On the basis of the stress field characteristics, the island can be divided into the following three regions: the north area, the B–U area, and the south area. The northern region, which is defined as the area north of 33.3° N, is dominantly a strike-slip regime, and σ Hmin is in the NNW–SSE direction. Most of the active fault traces (purple segments in Fig. 3) are oriented toward a favorable direction for shear faulting. Shear stress is especially large in the Fukuoka earthquake area. The northern B–U area might be bounded by the faults near 33.3° N that strike E–W, and the southern part is bounded by the MTL shear zone. The stress field in the B–U area is represented by σ Hmin in the N–S direction and is dominantly characterized by normal faults. This trend is consistent with the direction of the formation of the graben structure seen in the B–U area. Although the normal faults at the surface only appear in the Hohi volcanic zone (around the Beppu region) and the Unzen area (Kamata and Kodama 1994), the entire B–U area is under the stress regime characteristic of normal faults. In addition, the σ Hmin direction varies from N–S to NNW–SSE toward the shear zone. The southern area lies to the south of the shear zone. In this area, the direction of σ Hmin is either NNW–SSE or NW–SE. The σ Hmin directions at the shear zone tend to be normal to the strike of the active faults.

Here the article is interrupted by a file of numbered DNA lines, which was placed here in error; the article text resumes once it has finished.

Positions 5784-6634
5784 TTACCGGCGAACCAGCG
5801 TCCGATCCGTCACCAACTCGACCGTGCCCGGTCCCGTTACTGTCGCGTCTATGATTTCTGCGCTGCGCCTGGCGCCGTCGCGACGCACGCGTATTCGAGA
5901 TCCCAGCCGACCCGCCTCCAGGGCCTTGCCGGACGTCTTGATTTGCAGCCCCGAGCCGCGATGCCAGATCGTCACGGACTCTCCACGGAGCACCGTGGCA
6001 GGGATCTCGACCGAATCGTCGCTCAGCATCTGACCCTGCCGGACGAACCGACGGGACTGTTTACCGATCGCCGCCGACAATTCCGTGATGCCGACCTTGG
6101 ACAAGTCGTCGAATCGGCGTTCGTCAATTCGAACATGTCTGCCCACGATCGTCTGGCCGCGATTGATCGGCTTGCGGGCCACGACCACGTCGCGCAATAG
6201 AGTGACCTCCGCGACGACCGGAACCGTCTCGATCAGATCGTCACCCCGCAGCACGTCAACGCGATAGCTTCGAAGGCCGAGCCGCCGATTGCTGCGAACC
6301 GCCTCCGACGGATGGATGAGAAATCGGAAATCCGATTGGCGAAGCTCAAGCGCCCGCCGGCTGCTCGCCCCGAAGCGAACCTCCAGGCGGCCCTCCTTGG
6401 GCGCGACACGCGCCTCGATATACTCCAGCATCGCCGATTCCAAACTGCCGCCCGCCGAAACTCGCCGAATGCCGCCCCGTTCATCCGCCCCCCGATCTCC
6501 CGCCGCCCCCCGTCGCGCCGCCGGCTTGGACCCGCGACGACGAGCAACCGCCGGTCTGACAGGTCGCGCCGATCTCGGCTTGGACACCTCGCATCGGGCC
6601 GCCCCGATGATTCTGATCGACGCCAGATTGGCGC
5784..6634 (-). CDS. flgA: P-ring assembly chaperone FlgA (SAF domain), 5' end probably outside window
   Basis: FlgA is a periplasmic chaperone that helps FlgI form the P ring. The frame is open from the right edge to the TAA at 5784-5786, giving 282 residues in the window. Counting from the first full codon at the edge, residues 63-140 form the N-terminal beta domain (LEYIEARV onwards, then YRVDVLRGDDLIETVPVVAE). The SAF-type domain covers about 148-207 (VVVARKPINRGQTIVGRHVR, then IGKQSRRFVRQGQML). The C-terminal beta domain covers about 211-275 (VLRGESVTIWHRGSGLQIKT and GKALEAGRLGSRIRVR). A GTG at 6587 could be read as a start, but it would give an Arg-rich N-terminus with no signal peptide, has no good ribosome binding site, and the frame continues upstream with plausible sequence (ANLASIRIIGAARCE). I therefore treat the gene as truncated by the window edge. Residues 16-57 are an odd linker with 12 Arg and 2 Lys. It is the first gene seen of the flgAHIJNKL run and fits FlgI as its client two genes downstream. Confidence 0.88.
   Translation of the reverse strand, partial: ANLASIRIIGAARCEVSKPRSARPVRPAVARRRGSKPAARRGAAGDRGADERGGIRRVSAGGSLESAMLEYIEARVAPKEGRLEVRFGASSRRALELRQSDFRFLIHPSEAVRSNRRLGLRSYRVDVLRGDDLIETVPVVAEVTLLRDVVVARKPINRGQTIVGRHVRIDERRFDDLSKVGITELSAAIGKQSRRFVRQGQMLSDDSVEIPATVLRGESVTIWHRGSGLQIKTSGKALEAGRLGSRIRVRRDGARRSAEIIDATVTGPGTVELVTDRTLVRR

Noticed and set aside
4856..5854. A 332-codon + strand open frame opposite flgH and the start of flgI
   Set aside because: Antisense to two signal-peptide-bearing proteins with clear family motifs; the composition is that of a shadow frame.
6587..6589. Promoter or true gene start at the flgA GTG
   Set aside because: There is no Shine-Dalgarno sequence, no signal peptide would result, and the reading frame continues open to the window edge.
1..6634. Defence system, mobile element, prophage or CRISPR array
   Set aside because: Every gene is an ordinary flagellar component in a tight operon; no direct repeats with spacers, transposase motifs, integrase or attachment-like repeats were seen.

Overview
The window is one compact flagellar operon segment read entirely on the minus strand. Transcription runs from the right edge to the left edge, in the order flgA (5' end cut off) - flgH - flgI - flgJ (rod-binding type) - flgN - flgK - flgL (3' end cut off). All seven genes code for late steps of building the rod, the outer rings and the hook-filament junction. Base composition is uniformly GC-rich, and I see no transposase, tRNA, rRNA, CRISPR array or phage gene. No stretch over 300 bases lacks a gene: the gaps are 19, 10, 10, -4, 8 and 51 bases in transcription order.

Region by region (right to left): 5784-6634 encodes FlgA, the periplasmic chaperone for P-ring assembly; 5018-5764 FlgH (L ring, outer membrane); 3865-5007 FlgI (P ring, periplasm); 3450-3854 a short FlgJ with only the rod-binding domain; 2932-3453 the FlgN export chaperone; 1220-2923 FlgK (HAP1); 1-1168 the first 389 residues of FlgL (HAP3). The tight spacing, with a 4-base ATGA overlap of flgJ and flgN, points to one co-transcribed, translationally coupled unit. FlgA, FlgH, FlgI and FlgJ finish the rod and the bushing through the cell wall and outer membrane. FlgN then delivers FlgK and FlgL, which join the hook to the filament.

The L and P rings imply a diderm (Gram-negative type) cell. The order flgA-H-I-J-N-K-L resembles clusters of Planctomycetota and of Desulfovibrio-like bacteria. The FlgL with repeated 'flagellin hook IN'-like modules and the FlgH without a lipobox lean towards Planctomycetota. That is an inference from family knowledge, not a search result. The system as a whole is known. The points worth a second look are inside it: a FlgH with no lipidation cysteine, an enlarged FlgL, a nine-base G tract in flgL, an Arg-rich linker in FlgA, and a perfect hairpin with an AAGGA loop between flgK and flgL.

According to a paleostress study in the southern area (Yamaji 2003), σ Hmin was acting in the WNW–ESE direction during Late Pliocene. The present-day stress has an opposite sense, thus indicating that the extensional tectonics of the Late Pliocene have terminated and changed to compression along the WNW–ESE direction. Yamaji (2003) suggested that a tectonic event, such as a change in the direction of subduction of the PHS from NNW to NW, led to this change. This change then enhanced the collision between Sikoku and Kyushu because the subduction rate of the PHS increased. Seno (1999) investigated the stress field in Kyushu and pointed out that the spatial characteristics of the stress field could not be explained by simple plate interactions. Basically, the stress profile he proposed is similar to the stress field suggested in this study. However, there are some differences from his model, which involve the stress regime of the normal stress in the Beppu area and the strike-slip movement in western Kyushu. According to our results, the normal stress regime in Beppu is still functional. Minimum principal stress is oriented along the N–S or NNW–SSE direction over all of Kyushu Island.